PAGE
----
Two new members have been installed on the Federal Reserve, which has enormous power over Americans' pocketbooks.
Janet Yellen becomes vice chairwoman, the Fed's second-highest ranking official, and Sarah Bloom Raskin is now a governor. Both were sworn into their jobs on Monday. They were tapped by President Barack Obama to fill vacancies on the Fed's seven-member board in Washington.
Before joining the Fed, Yellen was president of the Federal Reserve Bank of San Francisco since 2004. Raskin was Maryland's commissioner of financial regulation. They will help decide how much additional aid the Fed should provide to energize the economy.
The Fed's next meeting is on Nov. 2-3, and many economists believe the Fed will announce at that time a program to buy more government debt. Doing so is aimed at lowering interest rates on mortgages, corporate loans and other debt. The goal: get Americans to boost their spending, which would strengthen the economy and make businesses more inclined to increase hiring.
The additions of Yellen and Raskin are seen as solidifying support for policy positions staked out by Fed Chairman Ben Bernanke.
Bernanke has signaled that the Fed's next likely step to help the economy is buying more government debt. One of the questions Fed officials are wrestling with is how much. An idea gaining favor is for the Fed to start with a modest amount — perhaps $100 billion or less — and then decide on a meeting by meeting basis how much, if any, additional debt should be purchased.
Brian Sack, executive vice president at the Federal Reserve Bank of New York, in a speech Monday suggested such an approach would allow the Fed to better adjust policy depending on how the economy is performing.
During the recession, the Fed ended up buying a total of roughly $1.7 trillion of mortgage securities and debt, as well as government bonds. The Fed announced a huge, upfront commitment to buy the securities. That came to be known as the "shock and awe" approach.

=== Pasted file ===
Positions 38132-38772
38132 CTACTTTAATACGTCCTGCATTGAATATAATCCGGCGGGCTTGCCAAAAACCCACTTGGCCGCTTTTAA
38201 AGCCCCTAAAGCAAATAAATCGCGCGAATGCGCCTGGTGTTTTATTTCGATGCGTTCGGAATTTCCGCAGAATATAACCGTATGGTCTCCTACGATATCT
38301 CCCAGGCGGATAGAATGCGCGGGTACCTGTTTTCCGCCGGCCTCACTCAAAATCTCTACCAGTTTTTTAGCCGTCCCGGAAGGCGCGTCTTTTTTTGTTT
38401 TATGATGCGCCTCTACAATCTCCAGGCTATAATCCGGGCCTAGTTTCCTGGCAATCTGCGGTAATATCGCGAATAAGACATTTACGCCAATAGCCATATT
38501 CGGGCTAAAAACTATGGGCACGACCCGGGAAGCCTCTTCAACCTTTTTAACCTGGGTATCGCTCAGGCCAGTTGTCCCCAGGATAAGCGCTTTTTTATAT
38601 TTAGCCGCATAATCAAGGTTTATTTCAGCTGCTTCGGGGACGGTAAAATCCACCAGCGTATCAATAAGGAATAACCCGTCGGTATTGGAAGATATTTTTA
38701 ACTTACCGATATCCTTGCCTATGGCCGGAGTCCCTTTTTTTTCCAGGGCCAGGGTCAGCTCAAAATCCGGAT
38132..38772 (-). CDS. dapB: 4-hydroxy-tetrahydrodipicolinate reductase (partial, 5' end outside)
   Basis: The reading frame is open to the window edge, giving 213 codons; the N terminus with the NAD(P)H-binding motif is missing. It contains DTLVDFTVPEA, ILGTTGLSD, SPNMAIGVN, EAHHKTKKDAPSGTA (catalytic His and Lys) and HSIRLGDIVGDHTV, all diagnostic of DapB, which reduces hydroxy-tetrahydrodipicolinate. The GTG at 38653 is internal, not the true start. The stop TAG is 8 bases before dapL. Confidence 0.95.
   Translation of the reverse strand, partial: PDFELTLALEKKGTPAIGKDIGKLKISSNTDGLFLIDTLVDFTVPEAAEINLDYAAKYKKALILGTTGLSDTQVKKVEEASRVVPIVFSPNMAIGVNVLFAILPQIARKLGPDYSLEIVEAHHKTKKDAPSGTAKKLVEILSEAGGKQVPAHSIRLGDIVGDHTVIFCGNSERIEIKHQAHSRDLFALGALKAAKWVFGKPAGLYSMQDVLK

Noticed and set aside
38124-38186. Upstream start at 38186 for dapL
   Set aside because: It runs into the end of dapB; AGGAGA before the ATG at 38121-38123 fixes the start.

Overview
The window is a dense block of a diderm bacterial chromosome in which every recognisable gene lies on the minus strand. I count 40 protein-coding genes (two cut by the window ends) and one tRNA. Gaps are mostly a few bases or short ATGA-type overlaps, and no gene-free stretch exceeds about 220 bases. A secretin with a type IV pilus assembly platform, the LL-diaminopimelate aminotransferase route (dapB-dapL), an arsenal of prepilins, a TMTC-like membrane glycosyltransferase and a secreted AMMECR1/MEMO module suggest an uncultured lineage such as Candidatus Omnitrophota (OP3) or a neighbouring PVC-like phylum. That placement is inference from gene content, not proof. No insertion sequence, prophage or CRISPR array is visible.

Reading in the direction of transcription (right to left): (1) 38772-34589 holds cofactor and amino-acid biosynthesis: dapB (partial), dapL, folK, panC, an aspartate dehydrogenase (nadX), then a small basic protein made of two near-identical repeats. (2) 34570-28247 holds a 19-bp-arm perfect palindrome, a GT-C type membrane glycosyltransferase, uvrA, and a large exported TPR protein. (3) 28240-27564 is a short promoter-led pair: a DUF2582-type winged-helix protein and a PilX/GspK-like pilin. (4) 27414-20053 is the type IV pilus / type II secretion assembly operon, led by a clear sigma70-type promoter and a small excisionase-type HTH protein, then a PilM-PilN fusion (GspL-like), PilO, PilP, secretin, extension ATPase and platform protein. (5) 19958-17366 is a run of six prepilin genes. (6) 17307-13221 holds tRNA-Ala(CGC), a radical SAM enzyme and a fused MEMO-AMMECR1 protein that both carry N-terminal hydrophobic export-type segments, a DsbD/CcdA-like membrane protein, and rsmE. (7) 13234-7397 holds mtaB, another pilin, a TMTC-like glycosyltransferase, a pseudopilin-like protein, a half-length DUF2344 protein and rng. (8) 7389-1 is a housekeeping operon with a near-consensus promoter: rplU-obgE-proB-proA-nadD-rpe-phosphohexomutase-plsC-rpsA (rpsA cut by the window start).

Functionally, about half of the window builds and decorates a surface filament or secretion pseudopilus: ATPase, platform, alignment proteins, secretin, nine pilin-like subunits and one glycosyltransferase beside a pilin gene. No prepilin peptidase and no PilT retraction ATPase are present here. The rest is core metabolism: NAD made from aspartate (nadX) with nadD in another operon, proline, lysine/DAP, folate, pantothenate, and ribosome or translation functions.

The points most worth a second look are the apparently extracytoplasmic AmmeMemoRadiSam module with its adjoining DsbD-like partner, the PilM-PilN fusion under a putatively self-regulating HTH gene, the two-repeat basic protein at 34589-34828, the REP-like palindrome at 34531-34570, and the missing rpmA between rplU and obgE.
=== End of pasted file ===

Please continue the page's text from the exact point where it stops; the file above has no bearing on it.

Even with the two new members, the Fed's board in Washington isn't at full strength. It still has one vacant seat.
Obama tapped Peter Diamond, an economist at the Massachusetts Institute of Technology, for that slot. However, the Senate failed to approve his nomination before lawmakers left to campaign for the midterm congressional elections. That leaves Diamond's nomination for when the Senate returns after the November elections. Senate Republicans have objected to what they see as Diamond's limited experience in dissecting the inner workings of the national economy. Diamond is an authority on Social Security, pensions and taxation.
As members of the Federal Reserve Board, Yellen and Raskin are permanent voting members of the Fed's main policymaking group, called the Federal Open Market Committee. The group, which meets eight times a year, makes interest-rate decisions that affect not only the pocketbooks of Americans, but also the investment decisions of companies both large and small. The Fed's interest-rate decisions affect the economy's growth, inflation and employment.